World Journal of Surgery

, Volume 39, Issue 4, pp 912–925 | Cite as

Systematic Review and Meta-analysis of the Open Abdomen and Temporary Abdominal Closure Techniques in Non-trauma Patients

  • J. J. Atema
  • S. L. Gans
  • M. A. Boermeester
Scientific Review



Several challenging clinical situations in patients with peritonitis can result in an open abdomen (OA) and subsequent temporary abdominal closure (TAC). Indications and treatment choices differ among surgeons. The risk of fistula development and the possibility to achieve delayed fascial closure differ between techniques. The aim of this study was to review the literature on the OA and TAC in peritonitis patients, to analyze indications and to assess delayed fascial closure, enteroatmospheric fistula and mortality rate, overall and per TAC technique.


Electronic databases were searched for studies describing the OA in patients of whom 50 % or more had peritonitis of a non-traumatic origin.


The search identified 74 studies describing 78 patient series, comprising 4,358 patients of which 3,461 (79 %) had peritonitis. The overall quality of the included studies was low and the indications for open abdominal management differed considerably. Negative pressure wound therapy (NPWT) was the most frequent described TAC technique (38 of 78 series). The highest weighted fascial closure rate was found in series describing NPWT with continuous mesh or suture mediated fascial traction (6 series, 463 patients: 73.1 %, 95 % confidence interval 63.3–81.0 %) and dynamic retention sutures (5 series, 77 patients: 73.6 %, 51.1–88.1 %). Weighted rates of fistula varied from 5.7 % after NPWT with fascial traction (2.2–14.1 %), 14.6 % (12.1–17.6 %) for NPWT only, and 17.2 % after mesh inlay (17.2–29.5 %).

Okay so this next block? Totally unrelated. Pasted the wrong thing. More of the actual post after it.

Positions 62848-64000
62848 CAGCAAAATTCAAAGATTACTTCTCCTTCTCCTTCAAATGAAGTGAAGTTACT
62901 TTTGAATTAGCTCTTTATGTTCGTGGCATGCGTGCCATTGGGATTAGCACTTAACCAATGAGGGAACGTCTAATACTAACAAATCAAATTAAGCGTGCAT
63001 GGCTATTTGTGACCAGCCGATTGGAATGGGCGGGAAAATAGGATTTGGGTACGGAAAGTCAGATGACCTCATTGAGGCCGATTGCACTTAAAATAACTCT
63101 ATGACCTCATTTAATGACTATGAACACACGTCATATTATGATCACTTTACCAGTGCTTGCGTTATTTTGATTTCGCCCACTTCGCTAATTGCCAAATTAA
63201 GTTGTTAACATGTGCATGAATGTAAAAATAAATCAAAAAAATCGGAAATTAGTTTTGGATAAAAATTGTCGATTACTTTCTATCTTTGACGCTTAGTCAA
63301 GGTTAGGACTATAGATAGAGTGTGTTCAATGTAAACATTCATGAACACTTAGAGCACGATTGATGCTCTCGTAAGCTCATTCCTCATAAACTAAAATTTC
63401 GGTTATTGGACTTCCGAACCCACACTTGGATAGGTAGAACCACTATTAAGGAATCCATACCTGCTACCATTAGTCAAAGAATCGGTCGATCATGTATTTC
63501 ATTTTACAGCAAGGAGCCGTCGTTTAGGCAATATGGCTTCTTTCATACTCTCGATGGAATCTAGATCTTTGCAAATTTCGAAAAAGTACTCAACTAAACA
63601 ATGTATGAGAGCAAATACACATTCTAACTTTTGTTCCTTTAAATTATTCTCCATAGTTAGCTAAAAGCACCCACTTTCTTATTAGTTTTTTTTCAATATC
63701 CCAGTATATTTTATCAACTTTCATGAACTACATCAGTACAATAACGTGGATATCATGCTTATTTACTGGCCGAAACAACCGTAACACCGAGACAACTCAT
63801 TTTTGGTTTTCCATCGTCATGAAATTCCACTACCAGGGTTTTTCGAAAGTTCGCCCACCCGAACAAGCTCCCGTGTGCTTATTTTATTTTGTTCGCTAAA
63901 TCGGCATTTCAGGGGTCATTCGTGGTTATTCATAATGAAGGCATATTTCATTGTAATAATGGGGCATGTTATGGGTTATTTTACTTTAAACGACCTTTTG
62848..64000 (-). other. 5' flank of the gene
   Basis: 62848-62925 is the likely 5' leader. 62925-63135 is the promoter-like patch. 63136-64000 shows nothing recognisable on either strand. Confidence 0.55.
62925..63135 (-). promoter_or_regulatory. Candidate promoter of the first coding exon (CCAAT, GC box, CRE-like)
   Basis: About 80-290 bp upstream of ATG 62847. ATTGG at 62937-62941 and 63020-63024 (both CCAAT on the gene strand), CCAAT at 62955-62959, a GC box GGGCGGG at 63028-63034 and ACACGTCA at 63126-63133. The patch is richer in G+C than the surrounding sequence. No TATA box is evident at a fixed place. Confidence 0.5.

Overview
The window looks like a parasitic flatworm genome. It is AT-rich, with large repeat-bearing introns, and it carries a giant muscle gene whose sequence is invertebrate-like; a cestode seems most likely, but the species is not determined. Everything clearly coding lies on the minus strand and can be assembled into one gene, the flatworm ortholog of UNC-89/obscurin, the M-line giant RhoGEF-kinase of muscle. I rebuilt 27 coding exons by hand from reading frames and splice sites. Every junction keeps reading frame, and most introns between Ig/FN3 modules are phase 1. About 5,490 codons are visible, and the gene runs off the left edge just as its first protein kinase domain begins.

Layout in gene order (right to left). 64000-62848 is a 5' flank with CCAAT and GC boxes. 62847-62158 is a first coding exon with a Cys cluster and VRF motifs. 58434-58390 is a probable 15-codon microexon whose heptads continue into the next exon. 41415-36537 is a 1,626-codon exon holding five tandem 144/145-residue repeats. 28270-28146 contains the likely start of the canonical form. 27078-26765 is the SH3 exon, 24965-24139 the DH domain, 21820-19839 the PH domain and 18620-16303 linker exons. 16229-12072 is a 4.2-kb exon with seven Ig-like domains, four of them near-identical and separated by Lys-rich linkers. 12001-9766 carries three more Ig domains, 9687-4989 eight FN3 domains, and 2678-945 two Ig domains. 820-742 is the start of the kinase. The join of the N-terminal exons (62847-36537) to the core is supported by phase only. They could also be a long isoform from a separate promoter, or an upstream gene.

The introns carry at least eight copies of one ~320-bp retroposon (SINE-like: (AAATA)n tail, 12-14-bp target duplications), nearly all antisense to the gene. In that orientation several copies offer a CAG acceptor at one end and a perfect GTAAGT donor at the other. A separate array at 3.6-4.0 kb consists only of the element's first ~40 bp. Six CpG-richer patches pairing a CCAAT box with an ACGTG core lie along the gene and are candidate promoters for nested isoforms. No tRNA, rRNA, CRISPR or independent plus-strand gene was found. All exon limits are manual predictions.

Although the best results in terms of achieving delayed fascial closure and risk of enteroatmospheric fistula were shown for NPWT with continuous fascial traction, the overall quality of the available evidence was poor, and uniform recommendations cannot be made.


Abdominal Compartment Syndrome Open Abdomen Negative Pressure Wound Therapy Fascial Closure Temporary Abdominal Closure 
These keywords were added by machine and not by the authors. This process is experimental and the keywords may be updated as the learning algorithm improves.


Conflict of interest


Supplementary material

268_2014_2883_MOESM1_ESM.doc (25 kb)
Supplementary material 1 (DOC 25 kb)
268_2014_2883_MOESM2_ESM.doc (382 kb)
Supplementary material 2 (DOC 382 kb)
268_2014_2883_MOESM3_ESM.doc (296 kb)
Supplementary material 3 (DOC 296 kb)


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© Société Internationale de Chirurgie 2014

Authors and Affiliations

  1. 1.Department of Surgery (G4-142)Academic Medical CenterAmsterdamThe Netherlands

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